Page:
Expedited Appeal Rejected In FishPass Lawsuit; Court Case Will Proceed On Normal Timeline
By Beth Milligan | July 20, 2021
The Michigan Court of Appeals has rejected a request from the City of Traverse City and Great Lakes Fishery Commission to reconsider hearing an appeal in the FishPass lawsuit on an expedited basis. Attorneys argued that a new inspection report rating the Union Street Dam as a "high hazard potential" adds a new sense of urgency to the case and asked the Michigan Court of Appeals to accept the dam report into the record and hear the appeal on a faster timeline, but the court denied both motions Monday. That means the court case will proceed on a normal timeline, with city officials trying to determine in the meantime if they can do any repair work at Union Street Dam while FishPass is on hold.
City Attorney Lauren Trible-Laucht calls the ruling "disappointing," but acknowledges that an expedited appeal is an "extraordinary measure" that is not often granted by the court. "It's not altogether unexpected," she says. "We're still following the path down through the Court of Appeals. Preparing briefs is the next thing that needs to be done. There's a schedule for that, and then it will be placed on the schedule for a hearing." How long the case could take to wind through the court system is uncertain. "It's really just dependent on the court dockets," Trible-Laucht says. "All we can do is get our briefs in on time."
Trible-Laucht says the city will also likely explore its options for making repairs on the Union Street Dam property. FishPass was supposed to replace the aging earthen dam, but with the project on hold, other repairs may be necessary at the site. An injunction issued by Judge Thomas Power in Thirteenth Circuit Court – a ruling in which he determined the city needs to obtain the approval of voters to move ahead with FishPass, a decision the city is appealing – work such as tree removal and earth movement is temporarily banned at the site. However, the newest state inspection report calls for safety repairs that require both tree removal and earth movement. "So there's a conflict, and the city wouldn't want to do anything that would arguably violate a court order," Trible-Laucht says.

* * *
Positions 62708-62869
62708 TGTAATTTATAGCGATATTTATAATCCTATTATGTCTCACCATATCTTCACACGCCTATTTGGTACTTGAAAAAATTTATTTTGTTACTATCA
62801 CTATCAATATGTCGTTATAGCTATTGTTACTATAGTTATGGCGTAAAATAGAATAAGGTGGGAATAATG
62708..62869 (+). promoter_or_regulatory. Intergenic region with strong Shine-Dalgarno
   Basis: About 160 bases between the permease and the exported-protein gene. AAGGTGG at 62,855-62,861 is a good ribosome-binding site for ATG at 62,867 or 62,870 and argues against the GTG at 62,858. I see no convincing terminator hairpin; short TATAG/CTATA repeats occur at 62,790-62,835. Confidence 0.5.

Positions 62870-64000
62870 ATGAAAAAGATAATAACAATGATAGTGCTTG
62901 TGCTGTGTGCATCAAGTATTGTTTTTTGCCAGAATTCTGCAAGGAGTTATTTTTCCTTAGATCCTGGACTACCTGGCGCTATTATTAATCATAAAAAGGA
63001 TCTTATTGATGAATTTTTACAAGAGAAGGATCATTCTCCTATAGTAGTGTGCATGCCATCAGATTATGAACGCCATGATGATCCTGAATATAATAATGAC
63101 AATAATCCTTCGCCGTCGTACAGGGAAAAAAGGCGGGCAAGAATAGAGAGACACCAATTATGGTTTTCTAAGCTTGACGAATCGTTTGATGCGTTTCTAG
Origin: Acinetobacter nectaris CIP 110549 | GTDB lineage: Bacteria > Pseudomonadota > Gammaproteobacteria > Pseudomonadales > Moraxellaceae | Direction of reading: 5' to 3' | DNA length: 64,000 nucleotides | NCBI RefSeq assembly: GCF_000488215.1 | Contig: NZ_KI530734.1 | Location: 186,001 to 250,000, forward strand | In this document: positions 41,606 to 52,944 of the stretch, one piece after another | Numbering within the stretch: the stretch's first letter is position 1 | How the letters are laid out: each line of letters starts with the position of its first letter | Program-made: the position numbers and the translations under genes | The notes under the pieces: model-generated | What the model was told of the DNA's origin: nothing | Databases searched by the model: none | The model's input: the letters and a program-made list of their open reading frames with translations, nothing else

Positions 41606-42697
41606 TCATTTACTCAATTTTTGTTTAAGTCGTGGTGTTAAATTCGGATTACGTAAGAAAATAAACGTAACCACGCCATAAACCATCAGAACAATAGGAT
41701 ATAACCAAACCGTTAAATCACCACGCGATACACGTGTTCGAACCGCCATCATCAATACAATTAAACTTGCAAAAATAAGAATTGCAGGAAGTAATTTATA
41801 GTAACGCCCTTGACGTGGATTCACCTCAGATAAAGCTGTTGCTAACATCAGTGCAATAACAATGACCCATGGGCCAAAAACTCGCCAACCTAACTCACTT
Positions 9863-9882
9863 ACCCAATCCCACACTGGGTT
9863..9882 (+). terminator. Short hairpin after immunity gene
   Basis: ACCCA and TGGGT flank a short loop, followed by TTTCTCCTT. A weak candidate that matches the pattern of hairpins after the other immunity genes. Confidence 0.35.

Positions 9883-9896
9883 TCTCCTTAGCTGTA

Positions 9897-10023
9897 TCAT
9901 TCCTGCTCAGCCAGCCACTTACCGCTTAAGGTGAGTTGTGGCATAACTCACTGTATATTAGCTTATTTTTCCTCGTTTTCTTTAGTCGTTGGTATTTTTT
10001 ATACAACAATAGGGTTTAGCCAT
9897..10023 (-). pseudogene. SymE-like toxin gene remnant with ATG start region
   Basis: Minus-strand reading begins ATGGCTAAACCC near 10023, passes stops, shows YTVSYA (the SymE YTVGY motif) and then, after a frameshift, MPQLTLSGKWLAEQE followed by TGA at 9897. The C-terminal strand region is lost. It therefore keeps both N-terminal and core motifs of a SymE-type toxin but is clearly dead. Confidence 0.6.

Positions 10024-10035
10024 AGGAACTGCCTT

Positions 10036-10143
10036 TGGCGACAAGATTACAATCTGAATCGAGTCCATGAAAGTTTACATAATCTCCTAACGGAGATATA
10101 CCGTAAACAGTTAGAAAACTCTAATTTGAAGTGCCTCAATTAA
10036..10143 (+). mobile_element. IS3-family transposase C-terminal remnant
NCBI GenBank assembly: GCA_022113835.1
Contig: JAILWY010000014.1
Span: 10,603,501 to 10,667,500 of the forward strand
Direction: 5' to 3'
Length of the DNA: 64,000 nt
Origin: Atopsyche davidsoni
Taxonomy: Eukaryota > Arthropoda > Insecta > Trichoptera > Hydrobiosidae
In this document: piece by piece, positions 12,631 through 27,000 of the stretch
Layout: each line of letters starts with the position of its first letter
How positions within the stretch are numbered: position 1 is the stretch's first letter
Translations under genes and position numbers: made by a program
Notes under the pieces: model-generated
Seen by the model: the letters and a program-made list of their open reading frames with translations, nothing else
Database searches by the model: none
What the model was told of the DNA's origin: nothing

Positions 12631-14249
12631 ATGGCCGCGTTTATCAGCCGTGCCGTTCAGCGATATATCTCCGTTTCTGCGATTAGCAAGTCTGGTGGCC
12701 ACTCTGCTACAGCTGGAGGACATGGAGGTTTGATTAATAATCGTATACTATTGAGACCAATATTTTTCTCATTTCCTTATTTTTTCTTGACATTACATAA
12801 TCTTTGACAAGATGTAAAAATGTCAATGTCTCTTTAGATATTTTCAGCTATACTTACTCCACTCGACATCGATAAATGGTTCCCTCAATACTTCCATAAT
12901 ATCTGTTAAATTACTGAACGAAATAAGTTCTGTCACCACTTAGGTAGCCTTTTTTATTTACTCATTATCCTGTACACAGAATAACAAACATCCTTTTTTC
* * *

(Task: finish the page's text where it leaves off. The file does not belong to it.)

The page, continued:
Outside of a court resolution, another option is for the city to put the FishPass project on the ballot. However, doing so now while litigation is still active – with the city taking a firm position that Power's ruling is incorrect and a public vote isn't needed under the terms of the city charter – could conflict with the legal proceedings. City commissioners would need to take action by August 10 to put FishPass on the November 2 ballot, but Trible-Laucht doesn't anticipate having a discussion with commissioners about doing so by that deadline. "That is something I think could interfere with the appeals process," she says. It always remains an option for the project to appear on a future ballot if city commissioners decide to go that route, Trible-Laucht notes.
Pictured: The Union Street Dam site prior to FishPass construction (left); rendering of site with FishPass built (right)Comment